Archives for October 17, 2003

Stanford sets new policy for med students

Stanford Med discovers their students are occasionally sleeping, and comes up with a solution: – Stanford sets new policy for med students –

…Stanford announced last month it would become the first U.S. university to require new medical students to pick “scholarly concentrations” — similar in spirit to undergraduate majors –…

apparently missing the point that medical school is a graduate program, with well -defined goals, and a fairly well-defined way of getting smart but untrained kids to become educated, trained doctors.

Attracting specialized, career-focused students is one reason Stanford University Medical Center overhauled its curriculum and required students to pick a concentration by the end of their first year. Officials say the policy puts Stanford at the forefront of medical education.

Sometimes, being at the forefront means the train hits you first. I read this to mean that they weren’t attracting enough pale, lab-rat masochists, but that’s just me.

…”Students in medical school turn into cookie cutters, all learning the same, huge amount of data, and by the end the idealists are gone,” said Dr. Julie Parsonnet, Stanford’s senior associate dean for medical education. “We’re saying, ‘We know you’re all different from each other and you have individual reasons for going to school.’ We want to foster that passion and still produce great doctors.”

How better to foster idealism than by tacking on 200 hours of “scholarly concentration”. Also, exactly what part of that huge amount of data will you be cutting out to add in a scholarly concentration? The part about my ankle, or my MI? A lot of idealism meets reality in med school; it’s a feature, not a bug.

…Stanford’s program came after an 18-month curriculum review, when officials discovered 70 percent of students were taking five or more years to get through the four-year program.

They had to do a study to find out their students weren’t graduating on time? That’s educational malpractice.

Most spent an extra year on independent projects.

Hmmm. Students figured out a way to make getting a job take another year. Surprise! Want another answer? Spend another year, get the PhD, then you have an accomplishment, not just an extra year of student loans.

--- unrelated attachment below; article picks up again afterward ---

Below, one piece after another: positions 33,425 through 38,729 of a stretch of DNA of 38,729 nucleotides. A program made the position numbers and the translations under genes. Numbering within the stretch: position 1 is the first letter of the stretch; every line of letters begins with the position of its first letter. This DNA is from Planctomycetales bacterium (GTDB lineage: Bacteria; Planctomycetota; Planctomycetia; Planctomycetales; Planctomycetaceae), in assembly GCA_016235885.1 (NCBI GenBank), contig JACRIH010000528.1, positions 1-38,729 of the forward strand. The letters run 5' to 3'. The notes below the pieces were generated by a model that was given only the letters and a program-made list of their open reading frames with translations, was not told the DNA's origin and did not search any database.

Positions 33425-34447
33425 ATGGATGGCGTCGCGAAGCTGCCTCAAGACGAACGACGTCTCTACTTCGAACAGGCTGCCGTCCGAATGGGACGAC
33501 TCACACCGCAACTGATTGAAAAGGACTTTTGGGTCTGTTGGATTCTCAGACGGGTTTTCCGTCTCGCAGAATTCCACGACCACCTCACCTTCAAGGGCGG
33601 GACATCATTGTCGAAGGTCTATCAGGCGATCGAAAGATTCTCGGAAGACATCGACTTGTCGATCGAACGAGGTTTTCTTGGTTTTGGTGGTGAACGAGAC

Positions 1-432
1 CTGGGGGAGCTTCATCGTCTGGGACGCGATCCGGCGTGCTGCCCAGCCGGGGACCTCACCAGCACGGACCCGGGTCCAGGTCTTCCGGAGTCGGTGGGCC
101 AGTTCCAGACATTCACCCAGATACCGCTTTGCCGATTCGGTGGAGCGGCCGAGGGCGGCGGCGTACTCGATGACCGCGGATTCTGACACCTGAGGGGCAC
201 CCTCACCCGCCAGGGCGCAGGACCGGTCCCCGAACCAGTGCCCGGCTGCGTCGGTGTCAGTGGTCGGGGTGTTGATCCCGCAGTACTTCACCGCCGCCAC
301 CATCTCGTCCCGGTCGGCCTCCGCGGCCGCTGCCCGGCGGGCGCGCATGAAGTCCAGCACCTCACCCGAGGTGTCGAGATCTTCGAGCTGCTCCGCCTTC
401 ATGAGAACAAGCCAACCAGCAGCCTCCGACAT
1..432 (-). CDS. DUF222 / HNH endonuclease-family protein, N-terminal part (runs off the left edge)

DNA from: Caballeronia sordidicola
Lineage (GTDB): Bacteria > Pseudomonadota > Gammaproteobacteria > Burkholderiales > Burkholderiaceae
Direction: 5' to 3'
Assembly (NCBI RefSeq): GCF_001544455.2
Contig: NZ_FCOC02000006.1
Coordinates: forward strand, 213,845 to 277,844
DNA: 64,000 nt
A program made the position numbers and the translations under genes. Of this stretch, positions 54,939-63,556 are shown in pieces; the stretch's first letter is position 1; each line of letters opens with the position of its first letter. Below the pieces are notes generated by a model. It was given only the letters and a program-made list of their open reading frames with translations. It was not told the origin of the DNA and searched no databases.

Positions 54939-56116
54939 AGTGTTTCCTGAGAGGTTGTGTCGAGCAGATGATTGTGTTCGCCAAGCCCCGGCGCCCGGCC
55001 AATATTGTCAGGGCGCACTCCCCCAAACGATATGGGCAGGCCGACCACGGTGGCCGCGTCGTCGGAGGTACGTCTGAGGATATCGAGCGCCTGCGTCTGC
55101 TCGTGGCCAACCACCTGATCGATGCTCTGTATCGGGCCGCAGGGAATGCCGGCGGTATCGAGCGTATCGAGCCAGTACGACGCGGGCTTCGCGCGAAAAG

…Stanford’s newest class of 87 students must devote at least 200 hours to a project in their concentration. Officials added three weeks to the fall quarter and asked professors to spend less time in the classroom each week and more time supervising students in interactions with patients.

200 hours over 3 weeks is only 67 hrs/wk, which is a cake walk for most medical students, but there’s no way it’s put together like that. It’s too easy that way.

…”Ultimately, I think it puts us in a better career position,” (an un-named by me student) said of the curriculum change.

Ummm, no. Were I a residency director I’d be unlikely to be super-impressed that you spent 200 hours in a scholarly concentration. Oh, it’ll give you something to chat about in interviews (you’ll bring it up, trust me), but the residency director needs residents who also see patients, as well as max out board scores, so you’re not going to do so well.

And Stanford now officially shouldn’t get to complain about the high student indebtedness, after requiring more specialization of med students. Aso, they have lost any pretense to lecture about the decline of generalists, as they encourage specialization from the outset.

Update: Idealists respond. I agree that Medicine is changing, and all the med school idealists in the world aren’t going to fix it. Finish school, join us, and then join the ?whither the AMA? debate (heh).